MATERIALS AND METHODS

Cocoa plant material: Four cocoa clones available in gene banks of the Institute of Agricultural Research for Development (IRAD) at Nkoemvone Research Station (southern Cameroon) are used to created four progenies: two local Trinitario (SNK10, SNK413) and two Trinitario introduced from Trinidad (ICS95, ICS84). Crossing were realized in Nkoemvone Research Station of IRAD on March and April 2000 using hand-pollinisation techniques (Cilas, 1991). The four progenies obtained was:

Image for - Comparative Assessment of the Resistance of Cocoa (Theobroma cacao L.) Progenies from SNK10 x SNK413; ICS84 x ICS95 to Phytophthora megakarya in Cameroon by Measuring Size of Necrotic Lesion along the Midrib

Production of seedlings and grafts: Seeds from pods harvested in experimental field are sown in the nursery at Teacher=s Higher Training College at University of Yaoundé 1 (Cameroon) and 389 hybrids plants were obtained. Parental plantlets were obtained through top-grafting by using budwood from the four clones listed above.

Leaf inoculation and analysis: The leaf test is an artificial inoculation method that can be used to asses the resistance of genotypes. Briefly, whole leaves from one or two months old plants were washed thoroughly with tap water and sterilized with ethanol 70. The experimental design consisted of three replications of four leaves per seedling. The inner surface of leaves were scarified along the midrib and inoculated by deposition of a mycelium disc (6 mm) of Phytophthora megakarya obtained from a 7 days old culture and incubated at 25-26EC in the total dark. Control leaves were inoculated with sterile agar disc in the same conditions. The isolate uses of Phytophthora megakarya collected from a naturally infested pod from the Nkolbisson station. Necrotic lesions appear two days after inoculation and the size of these lesions was measured daily until day 6.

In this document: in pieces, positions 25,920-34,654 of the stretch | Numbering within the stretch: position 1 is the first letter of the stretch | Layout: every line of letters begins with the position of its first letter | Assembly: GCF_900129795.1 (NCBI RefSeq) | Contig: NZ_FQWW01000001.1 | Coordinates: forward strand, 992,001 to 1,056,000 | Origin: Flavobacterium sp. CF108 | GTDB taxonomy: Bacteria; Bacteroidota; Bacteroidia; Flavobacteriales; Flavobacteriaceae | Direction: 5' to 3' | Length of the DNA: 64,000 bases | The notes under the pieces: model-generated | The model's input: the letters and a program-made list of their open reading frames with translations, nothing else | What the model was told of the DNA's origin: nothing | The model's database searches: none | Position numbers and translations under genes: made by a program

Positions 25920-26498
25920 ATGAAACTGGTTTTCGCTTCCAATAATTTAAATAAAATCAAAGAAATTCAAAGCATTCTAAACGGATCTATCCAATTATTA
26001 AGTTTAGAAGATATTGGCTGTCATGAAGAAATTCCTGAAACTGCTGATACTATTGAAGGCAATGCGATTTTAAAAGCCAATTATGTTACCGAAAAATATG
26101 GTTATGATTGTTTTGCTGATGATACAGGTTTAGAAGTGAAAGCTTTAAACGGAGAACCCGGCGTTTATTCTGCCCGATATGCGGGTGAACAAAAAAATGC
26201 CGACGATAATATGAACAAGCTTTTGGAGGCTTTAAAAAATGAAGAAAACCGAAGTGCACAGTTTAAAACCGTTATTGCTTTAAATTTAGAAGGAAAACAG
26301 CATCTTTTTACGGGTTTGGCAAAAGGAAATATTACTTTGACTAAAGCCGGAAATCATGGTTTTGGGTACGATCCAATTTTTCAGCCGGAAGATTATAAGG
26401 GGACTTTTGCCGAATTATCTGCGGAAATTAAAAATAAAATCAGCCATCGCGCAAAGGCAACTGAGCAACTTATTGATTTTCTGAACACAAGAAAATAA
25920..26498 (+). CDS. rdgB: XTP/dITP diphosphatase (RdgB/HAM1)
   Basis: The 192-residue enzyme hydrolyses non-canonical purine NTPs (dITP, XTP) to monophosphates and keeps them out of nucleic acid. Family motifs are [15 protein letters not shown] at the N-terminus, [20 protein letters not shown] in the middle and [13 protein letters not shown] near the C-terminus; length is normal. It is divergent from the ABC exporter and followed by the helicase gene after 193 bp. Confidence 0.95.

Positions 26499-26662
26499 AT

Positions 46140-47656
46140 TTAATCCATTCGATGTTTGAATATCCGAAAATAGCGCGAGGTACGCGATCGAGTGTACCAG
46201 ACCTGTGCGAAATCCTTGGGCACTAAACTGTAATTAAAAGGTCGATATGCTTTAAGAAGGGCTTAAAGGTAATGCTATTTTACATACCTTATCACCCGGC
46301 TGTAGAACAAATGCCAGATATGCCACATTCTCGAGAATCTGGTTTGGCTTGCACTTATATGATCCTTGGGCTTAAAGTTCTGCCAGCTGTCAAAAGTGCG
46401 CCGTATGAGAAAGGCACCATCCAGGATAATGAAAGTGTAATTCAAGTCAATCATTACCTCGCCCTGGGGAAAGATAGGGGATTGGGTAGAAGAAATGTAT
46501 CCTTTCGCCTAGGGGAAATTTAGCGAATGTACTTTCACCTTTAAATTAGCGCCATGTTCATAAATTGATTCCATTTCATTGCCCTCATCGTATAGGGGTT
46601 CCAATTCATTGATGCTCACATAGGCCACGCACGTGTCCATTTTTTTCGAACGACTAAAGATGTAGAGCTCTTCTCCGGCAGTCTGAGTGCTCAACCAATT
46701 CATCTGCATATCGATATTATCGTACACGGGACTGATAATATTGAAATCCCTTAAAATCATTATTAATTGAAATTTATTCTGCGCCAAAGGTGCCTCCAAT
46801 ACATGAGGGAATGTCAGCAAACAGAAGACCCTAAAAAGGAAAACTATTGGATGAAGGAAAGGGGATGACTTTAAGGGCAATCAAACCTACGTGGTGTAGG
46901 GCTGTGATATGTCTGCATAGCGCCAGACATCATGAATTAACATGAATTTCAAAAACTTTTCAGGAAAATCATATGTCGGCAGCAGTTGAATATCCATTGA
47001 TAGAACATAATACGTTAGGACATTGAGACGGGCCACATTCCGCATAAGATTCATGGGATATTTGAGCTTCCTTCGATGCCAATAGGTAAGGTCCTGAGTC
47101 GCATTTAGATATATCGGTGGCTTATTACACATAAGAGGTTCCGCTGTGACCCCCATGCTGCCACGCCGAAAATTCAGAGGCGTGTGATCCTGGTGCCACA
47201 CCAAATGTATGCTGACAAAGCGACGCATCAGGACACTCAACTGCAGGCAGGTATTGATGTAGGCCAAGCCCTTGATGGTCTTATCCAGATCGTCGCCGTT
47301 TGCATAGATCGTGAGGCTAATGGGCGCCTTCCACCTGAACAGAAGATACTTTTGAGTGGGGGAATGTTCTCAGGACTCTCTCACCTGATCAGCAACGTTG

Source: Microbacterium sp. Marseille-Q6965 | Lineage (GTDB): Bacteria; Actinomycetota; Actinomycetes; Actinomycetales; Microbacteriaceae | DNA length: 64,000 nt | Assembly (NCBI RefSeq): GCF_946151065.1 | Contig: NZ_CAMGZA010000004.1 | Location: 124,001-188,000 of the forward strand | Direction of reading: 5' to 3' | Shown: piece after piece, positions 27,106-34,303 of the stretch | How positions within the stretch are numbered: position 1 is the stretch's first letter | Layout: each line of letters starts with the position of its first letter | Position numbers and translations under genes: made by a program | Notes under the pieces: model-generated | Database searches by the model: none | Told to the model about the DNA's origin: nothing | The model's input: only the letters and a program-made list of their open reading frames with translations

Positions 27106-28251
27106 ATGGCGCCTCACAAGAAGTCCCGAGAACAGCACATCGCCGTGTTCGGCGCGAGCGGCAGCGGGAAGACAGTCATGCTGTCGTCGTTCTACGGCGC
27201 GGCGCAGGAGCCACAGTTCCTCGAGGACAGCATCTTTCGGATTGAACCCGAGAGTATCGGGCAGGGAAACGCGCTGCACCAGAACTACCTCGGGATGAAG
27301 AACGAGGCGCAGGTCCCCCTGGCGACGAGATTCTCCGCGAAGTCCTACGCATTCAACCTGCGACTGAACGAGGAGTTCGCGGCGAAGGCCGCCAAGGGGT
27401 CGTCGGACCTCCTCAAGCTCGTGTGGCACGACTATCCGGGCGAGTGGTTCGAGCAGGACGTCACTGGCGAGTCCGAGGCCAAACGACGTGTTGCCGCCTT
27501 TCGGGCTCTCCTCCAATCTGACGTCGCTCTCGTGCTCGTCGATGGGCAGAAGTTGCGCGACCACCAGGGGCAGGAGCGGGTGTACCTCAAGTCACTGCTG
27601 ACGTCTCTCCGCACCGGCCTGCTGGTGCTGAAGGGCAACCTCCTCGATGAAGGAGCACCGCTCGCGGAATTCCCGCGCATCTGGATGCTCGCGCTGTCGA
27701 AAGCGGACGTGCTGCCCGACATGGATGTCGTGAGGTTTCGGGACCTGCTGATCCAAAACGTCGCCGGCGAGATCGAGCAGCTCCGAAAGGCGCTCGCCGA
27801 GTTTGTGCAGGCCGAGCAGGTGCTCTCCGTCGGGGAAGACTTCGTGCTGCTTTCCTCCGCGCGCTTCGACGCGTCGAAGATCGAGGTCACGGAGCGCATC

In order to emphasize on the effects of sex of parents on transmission of resistance, two genetic parameters were estimated: the heterosis (Zahour, 1992) and the inheritance (Cilas, 1991). The comparative analysis was done between parents and their progenies using length of necrose.

Statistical analyses: Hierarchical classification of parents and their progenies was obtained by using principal component analysis (PCA). ANOVA and Newman and Keuls test permitted to compare the susceptibility level of better progenies resulting from different crosses and to assess hybrid vigor (Begun and Gabriel, 1981). ANOVA and PCA were performed using SAS-system (Anonymous, 1997).

RESULTS

The disease severity was obtained by measuring daily basis the size of the lesion along the midrib two to six days after inoculation. PCA enabled the classification of individual of different hybrid families into 14, 13, 6 and 12 groups respectively for F30, F25, F16 and F3 progenies (Fig. 1-4). Results of inoculation test showed significant differences among parental clones. Newman and Keuls test displayed individuals that were less susceptible than their best parents. They are: F3012, F30153, F30146, F30171, F30124, F30139, F30100 and F30198 for F30 progenies (Table 1); F2557, F2556, F2552 for F25 progenies (Table 2); F1624 for F16 progenies (Table 3) and F332, F326 and F327 for F3 progenies (Table 4).

The heterosis value obtained by a comparison of the evolution of necrotic lesion size on midrib between the parent average and progenies confirm the vigor hybrid of those genotypes: F30124 (67%), F30100 (63%), F30198 (66%), F30146 ( 61%), F2552 (80%), F2557 (59%), F2586 (51%), F1624 (90%), F1621 (70%), F1606 (54%), F326 (60%), F332 (59%) and F327 (54%).

Image for - Comparative Assessment of the Resistance of Cocoa (Theobroma cacao L.) Progenies from SNK10 x SNK413; ICS84 x ICS95 to Phytophthora megakarya in Cameroon by Measuring Size of Necrotic Lesion along the Midrib
Fig. 1: Dendrogram showing the diversity of F30 progenies based on PCA of necrotic size of the lesion along the midrib from day 2 to day 6

Image for - Comparative Assessment of the Resistance of Cocoa (Theobroma cacao L.) Progenies from SNK10 x SNK413; ICS84 x ICS95 to Phytophthora megakarya in Cameroon by Measuring Size of Necrotic Lesion along the Midrib
Fig. 2: Dendrogram showing the diversity of F25 progenies based on PCA of necrotic size of the lesion along the midrib from day 2 to day 6